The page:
The contrast in language between Romeo and Juliet in this scene is stark. The scene opens with a lengthy soliloquy from Romeo, in which he uses dense figurative language and hyperbole to describe Juliet's beauty: "it is the east, and Juliet is the sun." His speech focuses on style rather than substance, with Romeo asking a number of rhetorical questions to which he does not need or expect answers ("What if her eyes were there, they in her head?") and expressing the lovesick desire to be "a glove upon that hand." Romeo's language is almost a parody of the sort of poetry produced by lovesick young men in the Elizabethan period. The "problems" he raises are only the trifling problems of most lovesick young men: he does not appear to be dwelling upon the greater difficulties which separate the two.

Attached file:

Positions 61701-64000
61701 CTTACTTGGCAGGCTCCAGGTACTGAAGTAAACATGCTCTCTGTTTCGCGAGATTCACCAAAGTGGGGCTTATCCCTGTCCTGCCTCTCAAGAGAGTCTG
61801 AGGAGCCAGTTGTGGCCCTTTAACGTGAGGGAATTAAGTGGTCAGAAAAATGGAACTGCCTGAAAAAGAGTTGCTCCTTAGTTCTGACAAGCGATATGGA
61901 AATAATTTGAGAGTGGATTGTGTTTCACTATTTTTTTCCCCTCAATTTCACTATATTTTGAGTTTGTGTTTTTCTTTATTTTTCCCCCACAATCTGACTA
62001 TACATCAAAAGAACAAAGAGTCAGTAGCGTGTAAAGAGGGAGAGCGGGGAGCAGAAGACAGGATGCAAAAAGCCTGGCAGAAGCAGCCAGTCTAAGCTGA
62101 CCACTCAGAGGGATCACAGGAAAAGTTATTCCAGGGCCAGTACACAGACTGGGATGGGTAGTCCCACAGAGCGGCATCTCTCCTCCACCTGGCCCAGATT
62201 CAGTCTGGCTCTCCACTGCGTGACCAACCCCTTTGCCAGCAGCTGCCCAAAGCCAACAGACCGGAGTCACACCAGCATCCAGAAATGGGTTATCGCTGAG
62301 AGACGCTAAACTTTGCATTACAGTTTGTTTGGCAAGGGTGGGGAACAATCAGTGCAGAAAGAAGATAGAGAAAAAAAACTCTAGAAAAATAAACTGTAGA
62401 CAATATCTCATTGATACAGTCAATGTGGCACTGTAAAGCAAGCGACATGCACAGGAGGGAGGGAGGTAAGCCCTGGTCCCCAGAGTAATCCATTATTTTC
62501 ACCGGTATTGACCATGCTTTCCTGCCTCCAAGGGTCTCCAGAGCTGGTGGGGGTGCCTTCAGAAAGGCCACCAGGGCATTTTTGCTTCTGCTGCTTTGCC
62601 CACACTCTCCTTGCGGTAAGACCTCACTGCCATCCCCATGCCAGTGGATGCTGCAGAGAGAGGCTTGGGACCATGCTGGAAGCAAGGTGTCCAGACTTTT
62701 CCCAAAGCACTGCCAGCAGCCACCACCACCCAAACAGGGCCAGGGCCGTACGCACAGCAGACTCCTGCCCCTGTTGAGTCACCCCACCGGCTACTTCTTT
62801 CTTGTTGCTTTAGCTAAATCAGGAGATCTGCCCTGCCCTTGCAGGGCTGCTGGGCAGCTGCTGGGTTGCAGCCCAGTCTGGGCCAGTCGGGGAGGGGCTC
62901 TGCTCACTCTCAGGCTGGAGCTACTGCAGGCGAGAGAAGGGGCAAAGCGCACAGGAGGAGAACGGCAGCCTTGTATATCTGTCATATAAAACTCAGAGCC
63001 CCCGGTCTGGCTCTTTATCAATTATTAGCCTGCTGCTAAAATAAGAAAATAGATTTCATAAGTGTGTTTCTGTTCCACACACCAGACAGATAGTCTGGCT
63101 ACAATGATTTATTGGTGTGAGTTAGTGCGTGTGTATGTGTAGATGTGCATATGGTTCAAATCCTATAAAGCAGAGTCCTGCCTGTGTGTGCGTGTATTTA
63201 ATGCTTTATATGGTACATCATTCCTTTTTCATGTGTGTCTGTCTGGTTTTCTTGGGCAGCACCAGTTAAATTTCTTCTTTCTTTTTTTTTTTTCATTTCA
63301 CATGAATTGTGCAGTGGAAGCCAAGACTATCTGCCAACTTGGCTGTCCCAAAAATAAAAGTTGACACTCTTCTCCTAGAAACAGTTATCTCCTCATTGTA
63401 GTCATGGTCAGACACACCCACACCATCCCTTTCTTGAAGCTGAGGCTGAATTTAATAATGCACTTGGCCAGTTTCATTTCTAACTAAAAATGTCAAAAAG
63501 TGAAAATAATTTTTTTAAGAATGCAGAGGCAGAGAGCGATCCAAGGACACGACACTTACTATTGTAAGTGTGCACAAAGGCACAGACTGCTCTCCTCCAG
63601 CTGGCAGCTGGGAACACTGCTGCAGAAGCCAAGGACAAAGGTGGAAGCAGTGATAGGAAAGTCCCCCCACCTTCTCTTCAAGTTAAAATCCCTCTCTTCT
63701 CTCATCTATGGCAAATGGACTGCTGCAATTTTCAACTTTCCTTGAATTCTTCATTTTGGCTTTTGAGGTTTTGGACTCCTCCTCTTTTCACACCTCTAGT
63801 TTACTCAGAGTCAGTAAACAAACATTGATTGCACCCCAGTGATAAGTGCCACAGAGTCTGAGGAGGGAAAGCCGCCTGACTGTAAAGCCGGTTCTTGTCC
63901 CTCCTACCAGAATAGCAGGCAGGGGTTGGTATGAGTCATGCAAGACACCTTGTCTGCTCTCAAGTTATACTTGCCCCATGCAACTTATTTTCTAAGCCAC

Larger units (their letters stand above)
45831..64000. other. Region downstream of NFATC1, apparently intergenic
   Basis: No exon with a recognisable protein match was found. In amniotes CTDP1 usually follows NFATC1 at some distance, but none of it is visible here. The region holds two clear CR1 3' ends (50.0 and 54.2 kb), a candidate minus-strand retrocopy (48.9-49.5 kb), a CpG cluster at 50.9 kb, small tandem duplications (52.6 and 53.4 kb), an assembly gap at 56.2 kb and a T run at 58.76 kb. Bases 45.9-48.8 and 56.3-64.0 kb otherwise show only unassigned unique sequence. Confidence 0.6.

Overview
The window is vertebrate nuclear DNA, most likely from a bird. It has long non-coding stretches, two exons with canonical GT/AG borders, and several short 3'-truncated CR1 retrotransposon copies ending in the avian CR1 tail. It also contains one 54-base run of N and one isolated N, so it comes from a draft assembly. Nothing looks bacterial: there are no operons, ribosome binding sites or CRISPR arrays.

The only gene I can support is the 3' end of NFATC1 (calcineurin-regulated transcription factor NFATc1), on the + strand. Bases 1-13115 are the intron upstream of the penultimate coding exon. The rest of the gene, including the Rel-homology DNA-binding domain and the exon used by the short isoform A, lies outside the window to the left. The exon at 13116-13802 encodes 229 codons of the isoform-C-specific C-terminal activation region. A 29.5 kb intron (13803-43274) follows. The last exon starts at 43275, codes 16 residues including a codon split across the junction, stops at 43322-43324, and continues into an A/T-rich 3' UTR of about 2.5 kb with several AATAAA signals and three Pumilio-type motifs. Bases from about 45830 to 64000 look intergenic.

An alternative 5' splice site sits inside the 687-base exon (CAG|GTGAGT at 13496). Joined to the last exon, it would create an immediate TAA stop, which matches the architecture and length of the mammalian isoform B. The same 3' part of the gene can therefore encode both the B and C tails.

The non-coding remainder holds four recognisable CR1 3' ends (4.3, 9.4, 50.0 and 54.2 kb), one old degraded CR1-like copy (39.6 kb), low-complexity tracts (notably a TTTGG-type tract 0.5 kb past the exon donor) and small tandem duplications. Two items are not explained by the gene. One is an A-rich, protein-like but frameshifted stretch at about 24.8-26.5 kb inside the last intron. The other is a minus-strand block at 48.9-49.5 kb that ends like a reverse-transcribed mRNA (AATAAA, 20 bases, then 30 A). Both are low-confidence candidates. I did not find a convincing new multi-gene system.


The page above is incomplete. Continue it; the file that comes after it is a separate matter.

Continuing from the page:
Juliet, however, has an entirely different and more pressing preoccupation. Shakespeare uses juxtaposition to contrast her very salient questions with Romeo's lovelorn thoughts.
O Romeo, Romeo! wherefore...
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